DS: Well I think there is a certain thing called passion that comes through. You can’t fake passion and people respond to that. The issue now, it’s about ourselves and our relationship with the earth. And that’s something that we should be feeling passionate about and emotional about. And I think this is kind of an illusion—well, I’m getting into areas that I don’t know much about—but it seems to me that we think that we can manage our way into the future and that we’ve got to be very calm and collected about it and we can’t be emotional. But the emotional is absolutely vital, especially because we need it now to bring the changes about. I find adults are very, very difficult to get to listen to the environmental message, because I understand, people go to school, they go to university to get training, to get a job and they get married, they buy a house, they have children. And then environmentalist come along and say look you’re going to have to change the way you live. They get mad and I can understand that. They’ve invested a huge amount of effort to get to where they are. They just don’t want to change now that they’ve got to that point. And the one vulnerable place adults have, I think, is their children. And too often we’re focused on the bottom line, which is much more how do I get food on the plate next week or how do I pay my next payment on my car. But we’re not really thinking about where are we going, in terms of our children. I feel that it is through our love of our children that we can really bring about great change. And that’s pure emotion there. It’s not straight logic.

JM: Yeah.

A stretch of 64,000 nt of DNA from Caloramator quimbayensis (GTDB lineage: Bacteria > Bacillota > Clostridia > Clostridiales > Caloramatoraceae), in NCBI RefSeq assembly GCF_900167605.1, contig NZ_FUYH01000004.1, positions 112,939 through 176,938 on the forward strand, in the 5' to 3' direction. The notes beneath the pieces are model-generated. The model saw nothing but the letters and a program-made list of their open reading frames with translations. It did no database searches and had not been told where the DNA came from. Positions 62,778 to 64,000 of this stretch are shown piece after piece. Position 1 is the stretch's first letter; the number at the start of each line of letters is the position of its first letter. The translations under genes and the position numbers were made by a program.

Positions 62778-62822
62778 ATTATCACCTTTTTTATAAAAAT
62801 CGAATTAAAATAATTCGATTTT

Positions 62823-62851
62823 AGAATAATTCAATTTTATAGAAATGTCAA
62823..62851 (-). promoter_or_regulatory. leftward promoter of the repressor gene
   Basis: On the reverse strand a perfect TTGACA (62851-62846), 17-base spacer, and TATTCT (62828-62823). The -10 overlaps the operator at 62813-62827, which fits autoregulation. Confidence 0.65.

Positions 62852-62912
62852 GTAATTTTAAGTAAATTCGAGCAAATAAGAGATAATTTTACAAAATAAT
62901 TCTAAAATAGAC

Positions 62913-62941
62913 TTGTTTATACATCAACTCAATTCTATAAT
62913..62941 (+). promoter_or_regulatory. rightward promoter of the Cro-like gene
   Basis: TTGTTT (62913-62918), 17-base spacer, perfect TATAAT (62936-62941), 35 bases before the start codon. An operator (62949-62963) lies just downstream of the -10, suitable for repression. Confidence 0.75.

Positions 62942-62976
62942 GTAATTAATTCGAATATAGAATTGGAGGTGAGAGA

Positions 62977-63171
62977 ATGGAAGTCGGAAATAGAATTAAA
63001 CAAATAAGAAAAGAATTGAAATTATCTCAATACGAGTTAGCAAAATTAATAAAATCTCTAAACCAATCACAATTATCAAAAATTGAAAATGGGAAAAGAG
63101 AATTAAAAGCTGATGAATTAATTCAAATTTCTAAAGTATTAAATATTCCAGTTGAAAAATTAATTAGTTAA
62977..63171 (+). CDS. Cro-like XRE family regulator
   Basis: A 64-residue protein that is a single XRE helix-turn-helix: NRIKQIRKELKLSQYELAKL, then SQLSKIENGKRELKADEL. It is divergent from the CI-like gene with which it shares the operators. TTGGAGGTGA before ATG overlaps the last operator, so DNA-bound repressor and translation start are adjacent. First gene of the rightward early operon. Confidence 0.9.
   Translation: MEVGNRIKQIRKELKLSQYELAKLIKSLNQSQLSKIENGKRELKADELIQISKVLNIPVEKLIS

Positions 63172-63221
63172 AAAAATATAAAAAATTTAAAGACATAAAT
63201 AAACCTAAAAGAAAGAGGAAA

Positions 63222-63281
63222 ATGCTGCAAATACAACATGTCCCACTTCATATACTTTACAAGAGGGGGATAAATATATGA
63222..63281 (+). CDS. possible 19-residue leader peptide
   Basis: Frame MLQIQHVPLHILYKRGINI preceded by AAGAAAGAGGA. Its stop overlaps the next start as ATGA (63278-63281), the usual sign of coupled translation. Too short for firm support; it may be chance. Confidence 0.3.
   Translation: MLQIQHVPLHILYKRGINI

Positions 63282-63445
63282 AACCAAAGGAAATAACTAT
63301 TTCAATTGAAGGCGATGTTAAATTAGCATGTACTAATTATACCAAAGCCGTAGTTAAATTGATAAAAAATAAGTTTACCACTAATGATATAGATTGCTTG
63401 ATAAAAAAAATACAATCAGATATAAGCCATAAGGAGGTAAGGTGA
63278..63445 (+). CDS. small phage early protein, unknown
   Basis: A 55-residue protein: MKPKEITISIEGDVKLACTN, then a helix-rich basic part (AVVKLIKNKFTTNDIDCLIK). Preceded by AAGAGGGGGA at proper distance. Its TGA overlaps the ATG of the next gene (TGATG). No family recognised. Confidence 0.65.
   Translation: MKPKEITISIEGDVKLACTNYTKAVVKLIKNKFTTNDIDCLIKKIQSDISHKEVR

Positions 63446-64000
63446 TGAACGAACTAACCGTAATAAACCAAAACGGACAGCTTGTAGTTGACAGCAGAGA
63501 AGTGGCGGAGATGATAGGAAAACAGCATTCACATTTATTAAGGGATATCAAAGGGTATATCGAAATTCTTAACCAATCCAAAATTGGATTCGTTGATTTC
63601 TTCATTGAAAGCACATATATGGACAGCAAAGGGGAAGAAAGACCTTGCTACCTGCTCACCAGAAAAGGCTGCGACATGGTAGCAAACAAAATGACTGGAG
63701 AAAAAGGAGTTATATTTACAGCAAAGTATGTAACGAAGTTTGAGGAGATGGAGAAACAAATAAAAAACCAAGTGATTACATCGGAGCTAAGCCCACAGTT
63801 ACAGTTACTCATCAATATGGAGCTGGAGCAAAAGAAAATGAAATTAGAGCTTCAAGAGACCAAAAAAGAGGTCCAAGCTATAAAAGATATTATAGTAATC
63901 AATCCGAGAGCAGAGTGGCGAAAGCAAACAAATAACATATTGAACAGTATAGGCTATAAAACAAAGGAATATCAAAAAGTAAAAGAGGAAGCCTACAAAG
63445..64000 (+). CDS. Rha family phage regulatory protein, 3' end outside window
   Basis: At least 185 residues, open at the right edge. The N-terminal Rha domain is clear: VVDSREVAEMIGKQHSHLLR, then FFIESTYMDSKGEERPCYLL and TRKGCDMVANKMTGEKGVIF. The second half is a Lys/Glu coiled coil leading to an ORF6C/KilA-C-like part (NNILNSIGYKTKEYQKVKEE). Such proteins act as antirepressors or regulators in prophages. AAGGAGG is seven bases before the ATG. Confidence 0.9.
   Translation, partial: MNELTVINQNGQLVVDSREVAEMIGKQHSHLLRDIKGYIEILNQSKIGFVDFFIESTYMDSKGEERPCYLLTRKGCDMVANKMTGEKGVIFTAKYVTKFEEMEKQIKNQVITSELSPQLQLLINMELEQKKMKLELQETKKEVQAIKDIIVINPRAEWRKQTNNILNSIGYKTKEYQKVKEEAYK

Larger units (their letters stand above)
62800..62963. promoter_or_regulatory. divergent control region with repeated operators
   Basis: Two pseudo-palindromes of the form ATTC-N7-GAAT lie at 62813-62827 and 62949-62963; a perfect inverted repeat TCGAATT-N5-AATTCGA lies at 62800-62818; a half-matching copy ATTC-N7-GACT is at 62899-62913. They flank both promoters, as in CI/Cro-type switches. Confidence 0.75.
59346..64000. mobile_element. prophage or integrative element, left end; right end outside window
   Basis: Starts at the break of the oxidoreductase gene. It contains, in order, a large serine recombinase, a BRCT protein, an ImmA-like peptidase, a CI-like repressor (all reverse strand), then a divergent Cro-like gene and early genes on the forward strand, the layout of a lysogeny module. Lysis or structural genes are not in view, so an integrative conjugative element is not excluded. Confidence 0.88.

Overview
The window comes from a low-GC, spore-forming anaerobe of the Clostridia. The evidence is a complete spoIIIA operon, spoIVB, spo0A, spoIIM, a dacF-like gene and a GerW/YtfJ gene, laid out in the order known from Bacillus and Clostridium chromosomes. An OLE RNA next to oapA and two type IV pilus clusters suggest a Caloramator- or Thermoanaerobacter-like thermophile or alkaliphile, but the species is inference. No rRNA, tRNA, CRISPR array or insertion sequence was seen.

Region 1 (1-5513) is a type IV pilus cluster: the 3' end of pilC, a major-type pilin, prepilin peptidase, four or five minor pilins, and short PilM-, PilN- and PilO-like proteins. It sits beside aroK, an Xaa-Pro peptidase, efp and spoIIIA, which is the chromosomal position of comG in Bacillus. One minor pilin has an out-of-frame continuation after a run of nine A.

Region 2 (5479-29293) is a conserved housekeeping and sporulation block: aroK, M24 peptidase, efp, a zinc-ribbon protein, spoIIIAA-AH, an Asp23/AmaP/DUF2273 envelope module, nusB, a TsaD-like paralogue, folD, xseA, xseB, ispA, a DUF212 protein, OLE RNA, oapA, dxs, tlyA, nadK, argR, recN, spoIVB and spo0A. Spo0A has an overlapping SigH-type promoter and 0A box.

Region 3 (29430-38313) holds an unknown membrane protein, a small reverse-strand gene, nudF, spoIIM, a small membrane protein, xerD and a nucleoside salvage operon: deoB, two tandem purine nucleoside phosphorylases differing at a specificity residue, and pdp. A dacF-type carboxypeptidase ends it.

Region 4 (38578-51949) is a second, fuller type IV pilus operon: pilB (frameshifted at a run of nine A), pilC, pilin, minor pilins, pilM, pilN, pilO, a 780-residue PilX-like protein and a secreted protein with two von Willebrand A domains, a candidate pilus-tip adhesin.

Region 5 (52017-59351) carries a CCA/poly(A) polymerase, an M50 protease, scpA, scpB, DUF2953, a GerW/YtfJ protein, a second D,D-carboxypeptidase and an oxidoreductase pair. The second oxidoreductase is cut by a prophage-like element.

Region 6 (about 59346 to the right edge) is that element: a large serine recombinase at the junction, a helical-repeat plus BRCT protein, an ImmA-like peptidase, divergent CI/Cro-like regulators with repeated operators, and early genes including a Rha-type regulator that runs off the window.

DS: The other thing that I am also saying now is I am an elder and—to me it’s a great honor to be in this position—elders have something no other group in society has. That is we’ve lived an entire lifetime and when you’re an elder, you can’t be accused of having a hidden agenda of lusting for more power or fame or money, I mean we’re long past that. So we can speak with a clarity that is more creditable than any other group in society, unless you’re talking about children. And so, I’m urging elders to get on with the most important part of their lives: to sift through a lifetime of experience. I mean I’m sure everybody has made a lot of mistakes, we’ve had a few successes, you know we have a lot of regrets about doing this or that, we’ve failed in this. Surely that’s taught us a lot that’s worth passing onto future generations. So sift through your life for those nuggets of hard won lessons that we’ve got and start passing them one. Get the hell off the golf course, get off the couch and start playing the most important role of your life. The role of being an elder with credibility that comes with just having lived an entire lifetime.